Spatial-Temporal Characteristics, Source-Specific Variation and Uncertainty Analysis of Health Risks Associated with Heavy Metals in Road Dust in Beijing, China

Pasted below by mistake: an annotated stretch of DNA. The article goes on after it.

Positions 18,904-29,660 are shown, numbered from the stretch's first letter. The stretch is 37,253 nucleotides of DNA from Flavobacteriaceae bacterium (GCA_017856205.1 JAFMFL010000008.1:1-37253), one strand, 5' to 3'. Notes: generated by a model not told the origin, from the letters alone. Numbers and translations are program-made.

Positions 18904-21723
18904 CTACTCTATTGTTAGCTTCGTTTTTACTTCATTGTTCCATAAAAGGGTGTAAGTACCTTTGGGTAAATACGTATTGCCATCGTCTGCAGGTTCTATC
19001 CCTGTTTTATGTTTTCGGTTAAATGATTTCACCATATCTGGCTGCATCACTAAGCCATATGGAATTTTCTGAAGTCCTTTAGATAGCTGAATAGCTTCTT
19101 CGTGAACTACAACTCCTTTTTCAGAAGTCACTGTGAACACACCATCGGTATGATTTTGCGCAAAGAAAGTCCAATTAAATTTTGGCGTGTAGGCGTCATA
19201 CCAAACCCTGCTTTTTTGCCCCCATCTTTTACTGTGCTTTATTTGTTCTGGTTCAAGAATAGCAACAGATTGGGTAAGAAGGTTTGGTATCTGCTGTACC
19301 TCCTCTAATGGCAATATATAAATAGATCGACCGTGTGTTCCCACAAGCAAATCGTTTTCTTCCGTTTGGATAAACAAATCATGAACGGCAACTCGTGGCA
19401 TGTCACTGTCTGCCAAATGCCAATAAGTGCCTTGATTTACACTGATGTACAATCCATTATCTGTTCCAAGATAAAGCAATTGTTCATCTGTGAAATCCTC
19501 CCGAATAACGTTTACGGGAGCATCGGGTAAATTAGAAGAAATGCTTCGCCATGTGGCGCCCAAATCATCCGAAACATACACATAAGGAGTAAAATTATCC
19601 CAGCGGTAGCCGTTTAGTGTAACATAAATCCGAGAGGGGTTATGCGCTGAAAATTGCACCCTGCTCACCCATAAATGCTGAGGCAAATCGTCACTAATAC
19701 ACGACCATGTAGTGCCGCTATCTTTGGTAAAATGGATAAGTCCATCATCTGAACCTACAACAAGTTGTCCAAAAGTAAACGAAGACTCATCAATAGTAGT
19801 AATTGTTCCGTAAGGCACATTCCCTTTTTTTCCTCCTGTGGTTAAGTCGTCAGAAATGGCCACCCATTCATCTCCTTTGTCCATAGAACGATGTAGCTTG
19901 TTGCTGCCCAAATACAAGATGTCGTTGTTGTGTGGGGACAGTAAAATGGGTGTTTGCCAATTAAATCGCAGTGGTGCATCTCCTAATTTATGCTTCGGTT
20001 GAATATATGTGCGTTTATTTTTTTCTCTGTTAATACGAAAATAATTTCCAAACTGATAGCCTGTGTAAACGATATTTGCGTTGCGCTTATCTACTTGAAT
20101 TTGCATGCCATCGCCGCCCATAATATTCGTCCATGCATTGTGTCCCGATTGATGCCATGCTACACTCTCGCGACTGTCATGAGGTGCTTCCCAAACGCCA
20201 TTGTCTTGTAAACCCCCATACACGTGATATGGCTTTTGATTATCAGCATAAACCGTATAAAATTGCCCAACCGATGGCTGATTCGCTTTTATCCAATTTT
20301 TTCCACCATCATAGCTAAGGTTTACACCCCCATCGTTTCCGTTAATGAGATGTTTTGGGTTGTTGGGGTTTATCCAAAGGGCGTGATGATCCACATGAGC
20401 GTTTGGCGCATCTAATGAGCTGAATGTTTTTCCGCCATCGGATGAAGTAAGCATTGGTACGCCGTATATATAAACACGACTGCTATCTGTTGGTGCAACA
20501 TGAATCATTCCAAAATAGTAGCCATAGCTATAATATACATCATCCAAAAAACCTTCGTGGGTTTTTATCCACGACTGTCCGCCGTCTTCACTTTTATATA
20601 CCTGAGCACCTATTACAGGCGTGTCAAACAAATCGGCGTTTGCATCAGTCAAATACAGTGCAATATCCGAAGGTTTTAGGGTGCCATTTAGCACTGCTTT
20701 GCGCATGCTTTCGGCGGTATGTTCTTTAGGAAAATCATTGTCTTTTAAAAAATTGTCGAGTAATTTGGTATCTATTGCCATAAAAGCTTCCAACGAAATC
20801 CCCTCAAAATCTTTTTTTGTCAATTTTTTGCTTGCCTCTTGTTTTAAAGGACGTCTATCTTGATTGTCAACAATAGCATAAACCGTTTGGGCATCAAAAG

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Based on the concentrations of ten heavy metals (As, Cd, Cr, Cu, Hg, Mn, Ni, Pb, Zn, Fe) in 144 road dust samples collected from 36 sites across 4 seasons from 2016 to 2017 in Beijing, this study systematically analyzed the levels and main sources of health risks in terms of their temporal and spatial variations. A combination of receptor models (positive matrix factorization and multilinear engine-2), human health risk assessment models, and Monte Carlo simulations were used to apportion the seasonal variation of the health risks associated with these heavy metals. While non-carcinogenic risks were generally acceptable, Cr and Ni induced cautionary carcinogenic risks (CR) to children (confidence levels was approximately 80% and 95%, respectively). Additionally, fuel combustion posed cautionary CR to children in all seasons, while the level of CR from other sources varied, depending on the seasons. Heavy metal concentrations were the most influential variables for uncertainties, followed by ingestion rate and skin adherence factor. The values and spatial patterns of health risks were influenced by the spatial pattern of risks from each source.